Alongside writing and touring, recording is an extremely important part of the working musician’s trifecta. Walking into a well-equipped, professional recording studio is an inspiring feeling, so it’s important to be prepared to efficiently capture that inspiration. Generally speaking, studio time doesn’t come cheap. Whether you’ve saved up for an allotted amount of time in the studio, or you’re lucky enough to have a record label front the bill, taking the time to properly prepare for your stint in the studio means you won’t waste time — and in turn, money — while the clock is ticking.
In my experience, there are three main things you should be concerned with when preparing for your next recording session: You need to make sure your music is ready by investing some time into pre-production, you need to make sure you and your band are ready by thoroughly rehearsing your material, and you need to make sure your gear is ready by doing some routine maintenance and preparation.
Pre-production is something you hear plenty of professional bands talk about constantly, but proper pre-production often gets overlooked or rushed by young and up-and-coming musicians. It’s understandable — pre-production takes a long time, but it’s the best way to find out which songs are going to work in the studio, and which ones need some work to get to that point. Personally, for pre-production I take a fairly simple route. Once my band and I feel like a song is at a comfortable point where we’d like it to graduate beyond the “voice memos” section of my iPhone, we multi-track it. This is the best way to hear each element of the song isolated, hear how the parts fit into each other, and essentially determine whether or not the song is missing anything.
I’ve found that the most simple way to go about this kind of multi-tracking pre-production is with GarageBand for iOS, an iOS condenser mic like the Shure MOTIV or the Rode iXY-L and an iPhone. This combination literally puts everything at your fingertips as far as editing and mixing your pre-production demos. The beauty of multi-tracking is that you can listen to your demos over and over again, figure out what you like and don’t like, then dig back in and re-track parts until you’re happy with where each song stands. If you’ll be working with a producer for your recording session, I would highly recommend sending all of your demos their way so that they can critique, give their input, or at the very least know what to expect when you hit the studio.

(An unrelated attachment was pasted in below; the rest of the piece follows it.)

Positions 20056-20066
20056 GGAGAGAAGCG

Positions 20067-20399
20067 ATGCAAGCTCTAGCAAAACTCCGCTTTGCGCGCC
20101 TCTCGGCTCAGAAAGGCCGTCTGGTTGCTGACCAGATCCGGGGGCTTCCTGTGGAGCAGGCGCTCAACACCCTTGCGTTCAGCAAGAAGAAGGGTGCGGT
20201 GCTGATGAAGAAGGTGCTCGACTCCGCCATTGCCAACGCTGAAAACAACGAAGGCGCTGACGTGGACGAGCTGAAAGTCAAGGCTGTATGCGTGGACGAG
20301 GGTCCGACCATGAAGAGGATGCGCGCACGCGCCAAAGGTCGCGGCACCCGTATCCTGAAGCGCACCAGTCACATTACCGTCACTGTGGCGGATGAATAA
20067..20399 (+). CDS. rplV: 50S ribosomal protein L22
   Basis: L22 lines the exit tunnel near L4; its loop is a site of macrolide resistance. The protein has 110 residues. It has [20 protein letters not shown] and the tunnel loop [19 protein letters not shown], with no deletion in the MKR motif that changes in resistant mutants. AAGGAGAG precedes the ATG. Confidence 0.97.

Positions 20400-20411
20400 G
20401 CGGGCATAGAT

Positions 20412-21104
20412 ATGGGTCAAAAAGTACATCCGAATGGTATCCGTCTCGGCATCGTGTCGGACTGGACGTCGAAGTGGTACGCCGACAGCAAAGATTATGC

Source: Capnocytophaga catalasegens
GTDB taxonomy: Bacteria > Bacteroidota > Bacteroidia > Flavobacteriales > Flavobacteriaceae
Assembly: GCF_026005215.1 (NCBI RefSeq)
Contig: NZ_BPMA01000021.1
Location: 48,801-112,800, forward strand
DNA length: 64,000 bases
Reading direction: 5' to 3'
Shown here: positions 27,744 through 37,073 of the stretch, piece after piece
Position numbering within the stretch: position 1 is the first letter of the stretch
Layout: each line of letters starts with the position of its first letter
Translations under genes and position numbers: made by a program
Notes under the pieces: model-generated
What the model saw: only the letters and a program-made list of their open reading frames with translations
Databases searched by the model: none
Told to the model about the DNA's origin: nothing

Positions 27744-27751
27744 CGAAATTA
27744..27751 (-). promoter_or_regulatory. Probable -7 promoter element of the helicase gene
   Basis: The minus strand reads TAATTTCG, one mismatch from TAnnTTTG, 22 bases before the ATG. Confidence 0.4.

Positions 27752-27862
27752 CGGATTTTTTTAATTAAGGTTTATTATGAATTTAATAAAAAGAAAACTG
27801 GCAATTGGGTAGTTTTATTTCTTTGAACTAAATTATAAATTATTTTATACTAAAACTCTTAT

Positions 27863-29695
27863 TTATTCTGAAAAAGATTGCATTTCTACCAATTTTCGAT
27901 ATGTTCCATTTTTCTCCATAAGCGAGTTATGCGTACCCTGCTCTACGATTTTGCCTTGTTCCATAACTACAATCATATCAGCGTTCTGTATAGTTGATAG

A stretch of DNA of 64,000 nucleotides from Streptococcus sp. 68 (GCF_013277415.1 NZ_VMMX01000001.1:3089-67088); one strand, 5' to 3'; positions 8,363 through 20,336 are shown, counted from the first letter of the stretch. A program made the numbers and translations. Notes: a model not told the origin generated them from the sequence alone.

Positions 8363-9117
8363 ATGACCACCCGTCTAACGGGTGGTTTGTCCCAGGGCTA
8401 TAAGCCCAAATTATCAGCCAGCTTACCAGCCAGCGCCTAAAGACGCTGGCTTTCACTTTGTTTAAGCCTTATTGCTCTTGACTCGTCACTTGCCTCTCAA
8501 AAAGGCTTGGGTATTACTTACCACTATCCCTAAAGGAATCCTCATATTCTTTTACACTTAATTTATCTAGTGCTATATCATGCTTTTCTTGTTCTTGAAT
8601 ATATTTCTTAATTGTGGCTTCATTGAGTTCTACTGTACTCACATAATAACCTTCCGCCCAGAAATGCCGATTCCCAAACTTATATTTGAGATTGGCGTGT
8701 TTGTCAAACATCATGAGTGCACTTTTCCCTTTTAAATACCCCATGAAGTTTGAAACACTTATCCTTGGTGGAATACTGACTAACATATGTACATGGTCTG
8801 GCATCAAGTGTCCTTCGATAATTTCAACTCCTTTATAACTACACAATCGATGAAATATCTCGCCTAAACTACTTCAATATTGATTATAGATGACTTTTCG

Once the writing and pre-production process is over and you have a grip of songs that you’re happy with, it’s time to rehearse. Play every song over and over until everyone is fully comfortable with all the material. That might sound like a given, but nothing’s worse than getting to the studio and not knowing your parts, or painfully watching as a band member struggles over their parts. Performing in a recording studio environment can be a little strange for some players, so if you have the ability to, it’s best to replicate that setting in your rehearsal space. Play at a slightly lower volume or isolate your amps, get everyone a pair of headphones with a click track and go to town.
If you have the ability to invite your producer or engineer to a rehearsal or two, that can really help break the ice and get them acclimated to your sound, gear, and playing style, in-turn saving time in the studio. It can also help to have real-time input on songwriting, tempos and other musical elements from an outside perspective. As musicians we’re extremely close to what we do and often can’t “see the forest for the trees” so-to-speak, so having that outside perspective before you’re within the hallowed walls of the recording studio can be very, very valuable.
If your music is prepared and you are prepared, the only missing piece is your gear. This also seems like a given, but having your instrument playing its best will help you to play your best in the studio. Fresh strings on your guitar or bass are a must, as well as a fresh setup catered to the tunings and string gauges you’ll be using. If you’re multi-tracking, you’ll be making plenty of passes at each song and possibly doubling parts, so you’ll want your guitar to be able to stand up to the abuse. If you’re bringing amps and cabs to the studio, bring extra fuses, make sure your tubes have plenty of life and all your speakers are in good shape. If you’re a drummer, you’ll want to skin-up your kit with fresh heads, do a thorough tuning, and bring plenty of fresh sticks and dampening gels to get the best possible drum sound.
A few studios I’ve recorded in have had guitar and drum techs on staff, which is great for on-the-fly fixes, getting your instrument prepared for a certain song that might have a strange tuning, or tuning the drums perfectly for a particular room. For most studios, that might be kind of a luxury, so prepping your instruments beforehand, bringing specific things for specific songs, and just generally knowing your way around maintaining your gear is recommended.